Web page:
Missing Iran leader Ahmadinejad under pressure from MPs
Powerful MPs in Iran have called for a closed debate on President Mahmoud Ahmadinejad's apparent boycott of his official duties.
The president has not been seen at his office for days, missing two cabinet meetings and cancelling a visit to the holy city of Qom.
Iran's Supreme Leader, Ayatollah Khamenei, recently re-instated a cabinet minister he had pushed out.
Analysts believe an internal power struggle may be under way.
One conservative MP, Gholamreza Mesbahimoghadam, told parliament on Saturday: "Let the Majlis [parliament] do its legal job."
This was a tacit call for Mr Ahmadinejad's impeachment, the BBC's Mohsen Asgari in Tehran says.
Some MPs have accused Mr Ahmadinejad's supporters of putting pressure on ministers to sign a letter backing president against the supreme leader.
Many conservatives believe that Vice-President Esfandiar Rahim Mashaie is the root cause of the problem.
"Today Mashaie is the actual president," Mojtaba Zolnoor, a senior cleric, said. "I hope that God will rid the president from the evil of this person."
Mr Mashaie, who is rumoured to be the president's choice to succeed him in 2013, has been working with Mr Ahmadinejad for 25 years.
He is bitterly condemned by conservatives for his nationalistic views and his liberalism on cultural and social issues.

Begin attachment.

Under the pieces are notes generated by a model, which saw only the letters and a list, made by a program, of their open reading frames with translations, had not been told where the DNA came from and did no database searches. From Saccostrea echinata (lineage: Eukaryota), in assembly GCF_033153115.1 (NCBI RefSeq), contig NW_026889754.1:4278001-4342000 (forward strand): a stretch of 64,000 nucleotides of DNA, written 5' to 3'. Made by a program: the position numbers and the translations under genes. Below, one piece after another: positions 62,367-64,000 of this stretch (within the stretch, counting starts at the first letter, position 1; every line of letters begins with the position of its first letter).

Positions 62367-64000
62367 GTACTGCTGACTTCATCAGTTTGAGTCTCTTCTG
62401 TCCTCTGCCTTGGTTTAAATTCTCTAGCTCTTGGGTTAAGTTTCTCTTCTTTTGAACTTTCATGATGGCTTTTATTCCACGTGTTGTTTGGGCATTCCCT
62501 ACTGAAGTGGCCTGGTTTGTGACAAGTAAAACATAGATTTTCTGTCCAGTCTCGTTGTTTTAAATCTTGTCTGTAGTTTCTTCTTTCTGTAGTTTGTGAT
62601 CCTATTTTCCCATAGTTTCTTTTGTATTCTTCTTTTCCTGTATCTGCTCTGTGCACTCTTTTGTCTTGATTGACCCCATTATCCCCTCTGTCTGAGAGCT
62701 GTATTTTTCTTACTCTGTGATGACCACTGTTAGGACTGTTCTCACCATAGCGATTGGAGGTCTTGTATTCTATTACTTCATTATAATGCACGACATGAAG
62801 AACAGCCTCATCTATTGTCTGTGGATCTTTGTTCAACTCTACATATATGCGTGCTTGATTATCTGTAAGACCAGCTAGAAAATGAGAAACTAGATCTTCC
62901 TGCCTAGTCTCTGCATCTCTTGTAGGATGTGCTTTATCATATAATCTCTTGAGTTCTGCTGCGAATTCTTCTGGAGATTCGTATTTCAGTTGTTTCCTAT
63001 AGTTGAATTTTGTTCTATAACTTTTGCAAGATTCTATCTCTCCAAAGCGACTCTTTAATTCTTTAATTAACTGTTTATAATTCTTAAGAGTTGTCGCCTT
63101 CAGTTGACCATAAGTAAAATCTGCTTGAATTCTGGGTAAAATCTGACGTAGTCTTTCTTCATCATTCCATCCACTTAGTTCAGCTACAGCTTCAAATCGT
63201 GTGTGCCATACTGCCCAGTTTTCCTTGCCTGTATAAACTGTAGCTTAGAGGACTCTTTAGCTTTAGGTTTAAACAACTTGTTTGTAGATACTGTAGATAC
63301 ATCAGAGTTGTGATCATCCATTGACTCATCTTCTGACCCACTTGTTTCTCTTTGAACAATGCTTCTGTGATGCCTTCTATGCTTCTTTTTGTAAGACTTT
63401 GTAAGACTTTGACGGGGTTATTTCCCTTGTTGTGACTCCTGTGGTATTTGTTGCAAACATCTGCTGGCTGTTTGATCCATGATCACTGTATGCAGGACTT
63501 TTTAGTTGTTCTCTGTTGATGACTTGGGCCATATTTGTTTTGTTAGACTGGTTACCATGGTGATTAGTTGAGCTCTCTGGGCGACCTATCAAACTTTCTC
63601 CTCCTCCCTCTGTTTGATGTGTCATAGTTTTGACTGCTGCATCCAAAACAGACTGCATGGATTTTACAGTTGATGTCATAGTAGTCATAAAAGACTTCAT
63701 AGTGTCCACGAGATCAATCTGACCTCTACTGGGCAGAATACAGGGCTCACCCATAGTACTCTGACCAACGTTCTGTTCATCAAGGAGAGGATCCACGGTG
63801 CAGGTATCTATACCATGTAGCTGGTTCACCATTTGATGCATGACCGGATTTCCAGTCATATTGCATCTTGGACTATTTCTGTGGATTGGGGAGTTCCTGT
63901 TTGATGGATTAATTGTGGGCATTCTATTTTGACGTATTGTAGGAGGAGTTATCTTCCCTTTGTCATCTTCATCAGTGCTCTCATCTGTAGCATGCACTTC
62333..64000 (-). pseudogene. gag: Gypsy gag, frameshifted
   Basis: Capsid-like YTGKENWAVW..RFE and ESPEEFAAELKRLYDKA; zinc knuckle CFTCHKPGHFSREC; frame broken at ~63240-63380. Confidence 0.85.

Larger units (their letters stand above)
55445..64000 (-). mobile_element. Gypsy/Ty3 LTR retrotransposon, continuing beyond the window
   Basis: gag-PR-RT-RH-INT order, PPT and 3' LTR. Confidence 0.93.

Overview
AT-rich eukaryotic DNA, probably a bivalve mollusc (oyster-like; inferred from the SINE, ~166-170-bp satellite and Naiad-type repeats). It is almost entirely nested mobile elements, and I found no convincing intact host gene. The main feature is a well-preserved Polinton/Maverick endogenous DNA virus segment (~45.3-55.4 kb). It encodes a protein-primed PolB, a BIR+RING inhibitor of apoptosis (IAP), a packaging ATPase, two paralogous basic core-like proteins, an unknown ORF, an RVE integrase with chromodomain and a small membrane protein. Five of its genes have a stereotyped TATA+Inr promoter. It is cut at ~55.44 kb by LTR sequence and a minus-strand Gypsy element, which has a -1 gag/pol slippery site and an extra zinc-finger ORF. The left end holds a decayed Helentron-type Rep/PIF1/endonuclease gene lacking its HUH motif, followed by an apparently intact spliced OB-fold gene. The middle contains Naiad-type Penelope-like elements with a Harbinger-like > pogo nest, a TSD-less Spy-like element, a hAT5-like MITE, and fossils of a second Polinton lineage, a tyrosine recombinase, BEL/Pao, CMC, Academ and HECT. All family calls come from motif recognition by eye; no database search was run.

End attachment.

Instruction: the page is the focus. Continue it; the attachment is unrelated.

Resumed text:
However, Mr Ahmadinejad's followers believe that some are plotting against the president.
Simmering tensions between supporters of the two men came to a head on 17 April, when Intelligence Minister Heidar Moslehi was forced to resign, our correspondent adds.
Mr Moslehi was promptly re-instated by the supreme leader.
Under the constitution, the president is in charge of appointing ministers - who then need to be approved by parliament.
Nearly 300 MPs urged Mr Ahmadinejad, in a letter, to respect Ayatollah Khamenei's decision.
While the president has not been seen at government meetings, Mr Moslehi attended a cabinet meeting last Sunday, the Associated Press news agency reports.
One unnamed reformist politician told the BBC that a "game of chicken" had begun.
"I hope one side yields at the end - otherwise it will move the country toward unprecedented instability that will certainly suck the current Arab uprisings into the country," the politician added.